The DNA data-storage methods prior to RAID in the computational technology field with PCR-based data retrieval process were associated with restraints including the high cost of DNA oligomer synthesis and DNA sequencing and the size limitation of artificial DNA that can insert into the genome of a living organism. The PCR-based methods store nonredundant data into one short synthetic DNA fragment along with the template DNA regions at each end. The cost of sequencing the partial data-encoded genomic region amplified by PCR is markedly lower than the cost of complete genome sequencing. By comparison, the alignment-based method requires the redundant encoding of data into multiple synthetic DNA molecules and sequencing at the genomic level. However, DNA sequencing is becoming less time-consuming and the associated cost of DNA synthesis and sequencing is decreasing.

There are several hundred complete sequences of chromosomal DNA from eukaryotes, prokaryotes, and archaea currently available via the public databases (Liolios et al. 2008). This area of research has fuelled a growing demand for higher speeds of DNA sequencing and lower cost and has boosted the emergence of new technologies (Church 2006; Hall 2007). For example, the recent development of sequencing technology utilizing emulsion PCR (Margulies et al. 2005; Shendure et al. 2005) has dramatically increased the speed of sequencing. Other new technologies are in development, and in the near future, new machines with the capacity to read one million bases per second at a low cost will be available (Bonetta 2006).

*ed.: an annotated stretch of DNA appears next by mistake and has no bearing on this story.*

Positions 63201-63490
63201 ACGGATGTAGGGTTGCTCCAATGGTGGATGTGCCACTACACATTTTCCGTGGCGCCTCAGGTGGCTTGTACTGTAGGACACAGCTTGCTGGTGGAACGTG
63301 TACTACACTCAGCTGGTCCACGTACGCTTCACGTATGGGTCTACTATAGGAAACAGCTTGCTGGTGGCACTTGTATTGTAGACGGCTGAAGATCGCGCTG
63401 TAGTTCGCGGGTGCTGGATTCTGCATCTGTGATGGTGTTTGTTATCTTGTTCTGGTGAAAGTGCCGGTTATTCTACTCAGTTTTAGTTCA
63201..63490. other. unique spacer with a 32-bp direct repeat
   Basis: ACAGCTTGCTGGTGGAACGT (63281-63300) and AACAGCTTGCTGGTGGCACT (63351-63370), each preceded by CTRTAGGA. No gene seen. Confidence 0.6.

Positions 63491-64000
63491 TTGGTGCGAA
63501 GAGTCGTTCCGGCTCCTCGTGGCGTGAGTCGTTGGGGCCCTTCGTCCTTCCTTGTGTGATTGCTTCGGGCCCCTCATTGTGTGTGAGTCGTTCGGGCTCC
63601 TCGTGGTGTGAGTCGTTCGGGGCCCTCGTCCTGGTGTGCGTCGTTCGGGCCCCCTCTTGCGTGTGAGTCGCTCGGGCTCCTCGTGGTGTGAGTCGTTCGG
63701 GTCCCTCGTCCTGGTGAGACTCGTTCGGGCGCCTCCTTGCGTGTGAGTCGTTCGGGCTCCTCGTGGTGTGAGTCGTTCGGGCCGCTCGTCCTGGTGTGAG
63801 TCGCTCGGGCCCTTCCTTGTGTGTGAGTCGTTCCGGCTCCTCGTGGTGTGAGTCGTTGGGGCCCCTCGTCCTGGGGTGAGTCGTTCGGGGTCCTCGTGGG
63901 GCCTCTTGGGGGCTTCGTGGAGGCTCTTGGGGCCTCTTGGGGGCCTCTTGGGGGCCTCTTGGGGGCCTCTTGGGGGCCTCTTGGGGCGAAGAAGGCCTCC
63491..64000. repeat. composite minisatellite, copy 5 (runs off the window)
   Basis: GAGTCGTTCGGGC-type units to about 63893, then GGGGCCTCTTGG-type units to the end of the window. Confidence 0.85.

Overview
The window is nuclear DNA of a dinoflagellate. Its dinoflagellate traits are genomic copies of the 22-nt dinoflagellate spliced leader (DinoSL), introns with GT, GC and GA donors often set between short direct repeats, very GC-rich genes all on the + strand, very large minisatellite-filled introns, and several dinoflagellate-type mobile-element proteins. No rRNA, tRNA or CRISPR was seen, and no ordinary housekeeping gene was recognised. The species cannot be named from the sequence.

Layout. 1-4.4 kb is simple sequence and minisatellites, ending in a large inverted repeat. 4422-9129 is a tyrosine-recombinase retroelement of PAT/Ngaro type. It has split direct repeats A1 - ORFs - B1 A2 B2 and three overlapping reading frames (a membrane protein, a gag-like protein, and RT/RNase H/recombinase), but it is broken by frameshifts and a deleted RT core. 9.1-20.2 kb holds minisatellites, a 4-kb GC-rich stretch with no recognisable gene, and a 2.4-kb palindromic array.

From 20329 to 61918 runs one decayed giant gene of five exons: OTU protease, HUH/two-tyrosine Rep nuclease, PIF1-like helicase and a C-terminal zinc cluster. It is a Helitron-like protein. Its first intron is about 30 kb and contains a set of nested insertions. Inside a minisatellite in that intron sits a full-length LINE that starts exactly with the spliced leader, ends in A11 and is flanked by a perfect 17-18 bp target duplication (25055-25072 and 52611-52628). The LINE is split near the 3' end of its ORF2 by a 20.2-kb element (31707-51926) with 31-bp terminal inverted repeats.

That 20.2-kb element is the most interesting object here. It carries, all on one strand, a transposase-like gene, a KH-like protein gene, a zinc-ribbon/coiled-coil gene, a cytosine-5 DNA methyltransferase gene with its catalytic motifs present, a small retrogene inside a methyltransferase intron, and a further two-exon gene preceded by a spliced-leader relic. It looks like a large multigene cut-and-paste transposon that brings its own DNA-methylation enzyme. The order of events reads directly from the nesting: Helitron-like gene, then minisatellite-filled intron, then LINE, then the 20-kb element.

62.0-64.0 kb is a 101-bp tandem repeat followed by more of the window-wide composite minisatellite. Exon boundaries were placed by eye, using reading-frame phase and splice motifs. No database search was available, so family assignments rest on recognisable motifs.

In the alignment-based method, following the design of multiple different DNA sequences encoding the same data, we can add the template DNA regions to each end of respective sequences and insert these into the living genome. Complete genome sequencing is unnecessary with this approach, because the partial genomic regions of respective synthetic DNA can be amplified by PCR and sequenced, and the multiple alignments of these sequences can check and correct errors. However, as explained above, PCR-based data retrieval is associated with the disadvantage of introducing breakage points in the template DNA region, and the readout procedure depends on appropriate or error-proof PCR amplification. Therefore, although data storage durability can be improved to a degree by multiple PCR amplifications and further by alignment of data sequences only from the successfully amplified DNAs, our proposed method fully utilizes the ability of the combinatorial and compositive error supplements by the multiple alignment of all the multiple-copied data, thus the data durability achieved by sequencing at the whole genomic level is beyond comparison. One of better strategies is that, with the combination of PCR-based readout, the complete genome sequencing is performed when the multiple readouts by PCR are failed. Optimal data durability can be guaranteed only by complete genome sequencing independent of PCR-based readout.